2. Sexual and reproductive health and human rights are under attack globally due to different right-wing and anti-gender political agendas. What are some of the challenges you see organizations have to face due to these dire situations? What do you see as some of the new challenges organizations are facing?

What I think is happening, in terms of terminology, is that there are different crises that are compounded. So, what is happening with the global right and anti-gender is that they are strong and incredibly well funded in a post-covid era, in a context of climate change, and also context of incredible authoritarian regimes, and backlash on the real issues we care about. So, in this context, their impact is even greater and I think we need to recognize that.

In terms of the groups on the ground, they are just fighting for their basic rights and to be able to organize holistically on sexual and reproductive rights and justice. What happens when you are under around, or you support LGBTIQ+ rights, trans and gender expansive rights, to uphold that inclusive intersectional agenda becomes increasingly difficult. And that is the hard. As feminists, we know we need to work interjectionally, we know that we cannot leave anybody behind, we know that we have to include areas where people are under attack, such as trans rights, abortion, sex workers rights. And so the movements becomes divisive and division happens because of the attacks. We need to stay strong, ensure there is safety and security for human rights defenders and feminists, that we continue to find other sources of funding. We also need to continue on civil societies closing and resourcing since that has been challenging all long. And that we create different ways of getting money and resources. But ensuring the safety of activists as well as security and healing justice.

3. You have also worked in women’s funds. What do you think is the main difference between women’s funds and traditional philanthropy?

What has been exciting for me is to be part of this evolution of woman’s funds. First funds, in the 80’s created by feminists, to move resources and caring about moving money from Global North to Global South were Global Fund for Women, MamaCash, and Astrae Foundation. Then, if I fast forward later, I think of Prospera International Network of Women’s Funds that now has 48 women’s funds that work at the national, regional, and global level and across regions. It is great to see that diversity. Women’s funds, also, are led by the movements and constituencies they represent and serve and they have that proximity to the movements. They believe in trust, solidarity, and relationships which make the bases of the approach to resources and all of this traditional philanthropy does not have. Their strategies often come from communities they serve and they move money in flexible ways, and often in participatory ways.

In the realm of advocacy, women’s funds have always advocated for structural changes and shifts, and now we see private philanthropy such as Foundation for Just Society,  Gates Foundation, Hewlett Foundation, Wellspring, they are all developing philanthropic advocacy on these issues. And a huge part of that is that they were influenced by women’s funds.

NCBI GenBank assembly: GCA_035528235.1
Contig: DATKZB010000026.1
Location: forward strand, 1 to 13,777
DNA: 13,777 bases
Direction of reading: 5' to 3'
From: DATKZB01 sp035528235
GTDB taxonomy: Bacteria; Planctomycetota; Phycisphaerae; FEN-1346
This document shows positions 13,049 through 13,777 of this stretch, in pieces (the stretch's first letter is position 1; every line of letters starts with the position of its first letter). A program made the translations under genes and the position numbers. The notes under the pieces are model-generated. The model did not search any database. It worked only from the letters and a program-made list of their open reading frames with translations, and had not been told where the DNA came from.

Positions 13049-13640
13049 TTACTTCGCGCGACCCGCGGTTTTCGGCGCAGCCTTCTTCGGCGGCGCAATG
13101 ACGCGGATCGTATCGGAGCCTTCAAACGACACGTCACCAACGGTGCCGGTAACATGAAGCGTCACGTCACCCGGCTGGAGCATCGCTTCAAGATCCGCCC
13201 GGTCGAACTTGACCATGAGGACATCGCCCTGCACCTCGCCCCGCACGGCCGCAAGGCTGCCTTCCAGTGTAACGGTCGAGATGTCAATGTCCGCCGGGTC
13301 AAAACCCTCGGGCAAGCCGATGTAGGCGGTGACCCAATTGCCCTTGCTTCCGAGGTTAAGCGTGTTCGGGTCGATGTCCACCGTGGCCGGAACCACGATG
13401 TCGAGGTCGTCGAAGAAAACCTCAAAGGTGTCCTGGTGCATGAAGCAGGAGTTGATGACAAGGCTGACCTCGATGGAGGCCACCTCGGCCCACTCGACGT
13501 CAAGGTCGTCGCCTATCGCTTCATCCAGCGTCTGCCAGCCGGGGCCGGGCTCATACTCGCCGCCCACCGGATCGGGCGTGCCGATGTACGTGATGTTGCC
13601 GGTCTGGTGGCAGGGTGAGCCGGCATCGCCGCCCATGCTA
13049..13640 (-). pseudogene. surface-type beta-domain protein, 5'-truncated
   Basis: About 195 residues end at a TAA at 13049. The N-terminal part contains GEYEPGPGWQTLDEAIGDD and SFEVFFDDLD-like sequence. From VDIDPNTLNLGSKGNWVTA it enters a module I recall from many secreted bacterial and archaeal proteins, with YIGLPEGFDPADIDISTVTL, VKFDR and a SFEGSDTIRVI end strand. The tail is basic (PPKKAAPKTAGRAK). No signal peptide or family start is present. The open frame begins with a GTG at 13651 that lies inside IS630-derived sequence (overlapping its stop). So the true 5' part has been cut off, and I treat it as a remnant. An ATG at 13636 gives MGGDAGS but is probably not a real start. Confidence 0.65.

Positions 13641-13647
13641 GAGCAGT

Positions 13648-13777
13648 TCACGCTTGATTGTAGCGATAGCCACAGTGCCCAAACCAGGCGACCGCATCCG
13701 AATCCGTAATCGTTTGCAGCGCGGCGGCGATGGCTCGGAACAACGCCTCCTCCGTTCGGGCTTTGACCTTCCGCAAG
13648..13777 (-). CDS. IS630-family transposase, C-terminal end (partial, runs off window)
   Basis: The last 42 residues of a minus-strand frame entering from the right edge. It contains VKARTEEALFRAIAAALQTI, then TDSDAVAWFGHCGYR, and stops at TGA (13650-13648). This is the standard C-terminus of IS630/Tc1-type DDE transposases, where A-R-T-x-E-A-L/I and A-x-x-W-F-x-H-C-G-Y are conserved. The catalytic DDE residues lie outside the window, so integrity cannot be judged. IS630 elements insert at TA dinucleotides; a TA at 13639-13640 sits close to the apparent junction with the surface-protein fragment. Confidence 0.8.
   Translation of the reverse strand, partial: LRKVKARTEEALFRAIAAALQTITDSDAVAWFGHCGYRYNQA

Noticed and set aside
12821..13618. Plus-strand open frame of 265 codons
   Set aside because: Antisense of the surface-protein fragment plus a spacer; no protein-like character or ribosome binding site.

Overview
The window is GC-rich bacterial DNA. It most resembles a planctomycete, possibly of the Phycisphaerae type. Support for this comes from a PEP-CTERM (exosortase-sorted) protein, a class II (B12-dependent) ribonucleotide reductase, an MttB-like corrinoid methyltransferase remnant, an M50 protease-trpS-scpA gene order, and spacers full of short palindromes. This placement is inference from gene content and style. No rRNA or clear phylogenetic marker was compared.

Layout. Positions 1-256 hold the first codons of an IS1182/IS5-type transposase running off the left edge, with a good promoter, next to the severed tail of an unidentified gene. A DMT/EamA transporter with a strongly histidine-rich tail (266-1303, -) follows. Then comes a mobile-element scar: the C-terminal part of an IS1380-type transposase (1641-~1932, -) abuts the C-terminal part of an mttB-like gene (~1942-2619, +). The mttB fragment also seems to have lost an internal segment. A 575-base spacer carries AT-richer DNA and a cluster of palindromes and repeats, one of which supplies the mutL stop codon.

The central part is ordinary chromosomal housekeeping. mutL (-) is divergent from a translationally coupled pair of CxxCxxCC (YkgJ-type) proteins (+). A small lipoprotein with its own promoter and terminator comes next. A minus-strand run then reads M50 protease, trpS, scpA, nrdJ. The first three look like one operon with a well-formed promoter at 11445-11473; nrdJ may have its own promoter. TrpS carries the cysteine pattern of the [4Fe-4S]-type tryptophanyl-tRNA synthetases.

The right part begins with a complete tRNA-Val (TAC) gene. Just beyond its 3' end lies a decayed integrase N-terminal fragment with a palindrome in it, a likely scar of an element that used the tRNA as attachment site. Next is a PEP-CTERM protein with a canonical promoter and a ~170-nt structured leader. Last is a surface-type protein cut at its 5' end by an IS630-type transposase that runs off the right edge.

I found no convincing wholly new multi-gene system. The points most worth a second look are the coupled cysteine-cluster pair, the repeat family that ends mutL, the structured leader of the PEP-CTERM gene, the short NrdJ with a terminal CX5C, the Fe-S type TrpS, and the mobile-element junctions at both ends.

In the African continent, where I situate myself as a pan African feminist, we see that, for example, all Ford Foundation offices now have feminists as directors who come from women’s funds. So, you see that feminists from women’s funds are now in positions of power in FJS, Hewlett, Wellspring…that is incredibly encouraging to see that they are bringing the learning to traditional philanthropy and as a result we are seeing the changes and shifts in traditional philanthropy.

4. If feminist solidarity is inseparable from trust and togetherness, given your own personal background and different contexts in which you have worked on, what would you like to see forming part of the foundation for feminist solidarity in the years to come?

That is such an important question…personal is political so I will start with my own story which is that I was born in Algeria and raised in the US, so as an immigrant I was always taught to remember my people and to be connected with my people and also serve my people. I have always been in places where are I am connected to north Africans and pan Africans, and Middle East, and spaces where we could think about trust, solidarity, and togetherness. I have grown over time to have really that understanding of the world. It started with being raised as an immigrant, and you are always thought of as other and you are always protecting yourself. Now, to be honest, I believe in the global community and how interconnected we are. Starting from the heart which is so important, as well as feminist analysis, but also our interconnectedness is what is critical to changing the world. And changing in more feminist ways. That deep understanding of connection, trust, of some people call in the US, calling in and not calling out, recognizing some of the harms we do to each other because we are not privileging trust, togetherness and solidarity. If we could begin with those values and embody them it would make a huge difference in the ways in which we as feminists are connected and how we organize.

For me solidarity also means that I have your back, that I am here for you, and that what is happening to you matters to me, is crucial. If we had that on a global scale, we would be unstoppable.

Inteview by Đurđa Trajković